Preciousness of moments, sweet cognisance of time,
Holding our angel in my arms, imagine his spirit shine!
Contemplate grace magnified, his little body at rest,
To know our Lord holds him, like my hands are his body’s nest.
Lusciously perfect in our minds, the very substance of our hearts,
The moment he was conceived, our love affair had its best of starts,
Gorgeous little man of ours, who swept us off our feet,
Now he is finally with us, and his race is now run, complete.
Finest little fingers, and toes that show God’s best work,
His ears, his eyes, his tummy, perfection, not one sign of a quirk,
Muscliest little thighs with potential beyond work it seems,
His calves will never burn, his long feet will never realise dreams.
Blessing us only for a few short months, heaven’s best for our display,
Hold him, kiss him, and enjoy him, he’ll lay with us today,
His condition was far too challenging, somehow far too good for Earth,
We find it as we hold him, his life was always of a heavenly birth!
We covet the minute tightly, and defend the hour with might,
His delicate little body is ours, yet his spirit has taken flight,
Bodily comfort is our foil just now, as we take in what can be,
Fleeting moments of sorrow just now, soon he we’ll no longer see.
“It is well.” As those words to the song rang out of the obstetrician’s phone in theatre, tears of eternity’s longing streamed down our faces. It is well, because it is not. Because we can’t fix it, only God in his grace can.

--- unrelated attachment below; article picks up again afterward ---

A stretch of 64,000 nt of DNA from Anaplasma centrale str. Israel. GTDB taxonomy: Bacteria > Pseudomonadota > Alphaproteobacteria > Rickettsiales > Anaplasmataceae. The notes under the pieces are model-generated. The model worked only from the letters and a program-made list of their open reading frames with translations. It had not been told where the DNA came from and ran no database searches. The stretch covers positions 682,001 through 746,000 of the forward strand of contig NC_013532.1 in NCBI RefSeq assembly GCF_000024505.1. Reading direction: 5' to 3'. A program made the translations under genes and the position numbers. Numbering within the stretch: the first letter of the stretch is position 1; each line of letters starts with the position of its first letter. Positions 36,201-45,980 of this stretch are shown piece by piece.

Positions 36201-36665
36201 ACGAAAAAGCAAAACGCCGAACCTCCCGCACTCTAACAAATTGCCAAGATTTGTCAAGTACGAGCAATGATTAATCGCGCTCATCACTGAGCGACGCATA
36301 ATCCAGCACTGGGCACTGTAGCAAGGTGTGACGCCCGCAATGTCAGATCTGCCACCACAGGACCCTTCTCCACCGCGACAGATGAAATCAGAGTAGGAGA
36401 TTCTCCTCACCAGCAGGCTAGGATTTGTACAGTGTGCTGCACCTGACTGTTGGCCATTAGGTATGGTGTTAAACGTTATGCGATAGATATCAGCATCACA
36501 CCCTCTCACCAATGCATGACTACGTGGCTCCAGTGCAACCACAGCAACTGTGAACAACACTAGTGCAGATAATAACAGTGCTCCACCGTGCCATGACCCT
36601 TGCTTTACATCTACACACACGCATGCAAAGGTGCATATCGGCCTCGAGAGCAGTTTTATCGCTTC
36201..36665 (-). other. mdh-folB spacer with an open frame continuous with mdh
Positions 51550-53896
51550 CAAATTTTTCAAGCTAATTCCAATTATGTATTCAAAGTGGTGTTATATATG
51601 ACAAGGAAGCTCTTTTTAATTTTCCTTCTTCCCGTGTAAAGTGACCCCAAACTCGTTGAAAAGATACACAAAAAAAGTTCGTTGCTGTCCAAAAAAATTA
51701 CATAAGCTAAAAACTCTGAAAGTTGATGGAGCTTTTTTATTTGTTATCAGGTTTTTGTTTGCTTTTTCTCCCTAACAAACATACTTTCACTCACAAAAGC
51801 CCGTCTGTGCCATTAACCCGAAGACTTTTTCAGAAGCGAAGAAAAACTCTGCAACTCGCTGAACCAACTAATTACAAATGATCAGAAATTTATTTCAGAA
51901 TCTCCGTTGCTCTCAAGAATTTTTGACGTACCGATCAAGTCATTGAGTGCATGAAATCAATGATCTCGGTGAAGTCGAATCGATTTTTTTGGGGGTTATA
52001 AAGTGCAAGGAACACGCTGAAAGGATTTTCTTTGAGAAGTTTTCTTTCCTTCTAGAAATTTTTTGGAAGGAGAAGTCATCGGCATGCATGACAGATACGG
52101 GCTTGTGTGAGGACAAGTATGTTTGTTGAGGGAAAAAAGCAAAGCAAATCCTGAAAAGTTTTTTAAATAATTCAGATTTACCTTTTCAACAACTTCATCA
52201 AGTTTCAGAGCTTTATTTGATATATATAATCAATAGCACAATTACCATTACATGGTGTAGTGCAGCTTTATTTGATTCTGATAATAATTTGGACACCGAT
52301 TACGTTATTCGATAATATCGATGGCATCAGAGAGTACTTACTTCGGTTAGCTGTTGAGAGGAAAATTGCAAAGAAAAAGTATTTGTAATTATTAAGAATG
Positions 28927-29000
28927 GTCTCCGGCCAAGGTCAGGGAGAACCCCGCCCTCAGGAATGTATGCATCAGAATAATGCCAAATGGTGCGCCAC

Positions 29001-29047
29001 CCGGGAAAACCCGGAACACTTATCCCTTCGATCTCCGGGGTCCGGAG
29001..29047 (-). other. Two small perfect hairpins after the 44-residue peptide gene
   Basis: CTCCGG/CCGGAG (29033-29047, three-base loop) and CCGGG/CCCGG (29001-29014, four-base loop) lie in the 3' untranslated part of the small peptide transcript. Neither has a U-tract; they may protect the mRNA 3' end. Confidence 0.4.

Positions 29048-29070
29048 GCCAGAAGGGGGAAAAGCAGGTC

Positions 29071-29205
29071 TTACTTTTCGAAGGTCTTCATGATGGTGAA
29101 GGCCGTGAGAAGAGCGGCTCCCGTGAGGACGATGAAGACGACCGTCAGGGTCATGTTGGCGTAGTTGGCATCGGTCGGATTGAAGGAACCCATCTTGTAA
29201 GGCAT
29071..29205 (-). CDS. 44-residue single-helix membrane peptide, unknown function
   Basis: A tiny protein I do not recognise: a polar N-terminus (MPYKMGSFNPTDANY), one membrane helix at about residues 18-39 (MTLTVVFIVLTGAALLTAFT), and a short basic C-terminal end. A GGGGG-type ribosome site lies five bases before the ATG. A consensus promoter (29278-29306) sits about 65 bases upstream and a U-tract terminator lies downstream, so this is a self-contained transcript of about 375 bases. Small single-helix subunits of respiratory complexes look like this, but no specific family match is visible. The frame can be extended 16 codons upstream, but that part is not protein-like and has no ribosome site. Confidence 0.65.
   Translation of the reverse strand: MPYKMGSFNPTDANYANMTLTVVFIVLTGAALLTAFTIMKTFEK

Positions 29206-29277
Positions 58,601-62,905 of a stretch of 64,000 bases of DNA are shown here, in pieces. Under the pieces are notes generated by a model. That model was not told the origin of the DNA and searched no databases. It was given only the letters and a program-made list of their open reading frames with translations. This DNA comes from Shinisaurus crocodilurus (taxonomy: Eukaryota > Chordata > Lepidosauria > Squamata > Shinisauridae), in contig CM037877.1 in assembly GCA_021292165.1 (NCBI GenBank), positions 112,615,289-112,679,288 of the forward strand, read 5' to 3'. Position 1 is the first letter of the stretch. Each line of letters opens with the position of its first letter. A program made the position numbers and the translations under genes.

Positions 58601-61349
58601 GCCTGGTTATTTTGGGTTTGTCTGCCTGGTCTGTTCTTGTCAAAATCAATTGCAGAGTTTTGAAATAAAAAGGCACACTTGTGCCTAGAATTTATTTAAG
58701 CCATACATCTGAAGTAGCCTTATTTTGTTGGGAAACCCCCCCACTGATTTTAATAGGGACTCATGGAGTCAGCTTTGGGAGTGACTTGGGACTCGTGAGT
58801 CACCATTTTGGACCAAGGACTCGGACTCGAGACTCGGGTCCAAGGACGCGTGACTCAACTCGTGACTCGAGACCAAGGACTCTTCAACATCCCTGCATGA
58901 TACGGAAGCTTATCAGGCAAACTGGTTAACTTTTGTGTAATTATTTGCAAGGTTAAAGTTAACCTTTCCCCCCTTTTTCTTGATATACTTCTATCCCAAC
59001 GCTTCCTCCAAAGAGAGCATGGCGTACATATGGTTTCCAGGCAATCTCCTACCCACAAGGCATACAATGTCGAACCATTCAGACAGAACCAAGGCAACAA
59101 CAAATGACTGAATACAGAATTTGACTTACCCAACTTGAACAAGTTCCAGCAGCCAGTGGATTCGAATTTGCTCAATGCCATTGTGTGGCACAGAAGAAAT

We longed to be with our little one – both to become acquainted with his listless body and to know him as God alone now does. What we longed for we received.
Our cherub, Nathanael Marcus, was delivered lifeless, yet he was, in our estimation of things, the essence of God’s work: a gift (Nathanael is Hebrew for ‘given of God’) and always destined an eternal being (Marcus is Hebrew for ‘shining’; of eternal purity).
Washing the vernix caseosa from Nathanael’s hair and skin proved a difficult task, but not one without its purpose. As I gently caressed his skin with soap, God gave me the opportunity of tactile stimulus and response. The longer I washed him, the more I held him, the more I watched my ever-enduring wife – post-Caesarean Section – stroke his head, the more I saw him as God does: a gift to us and the world, but destined always an eternal being, as are we all.
We are so thankful for the opportunity to be Nathanael’s parents. He will always be ours. For those who love us, he will always be yours, too. Most of all, he is God’s now, and we wait for him to finally greet us when we are called home.
© 2014 S. J. Wickham.
As I typed the words of the last paragraph I had Nathanael cradled in my left arm.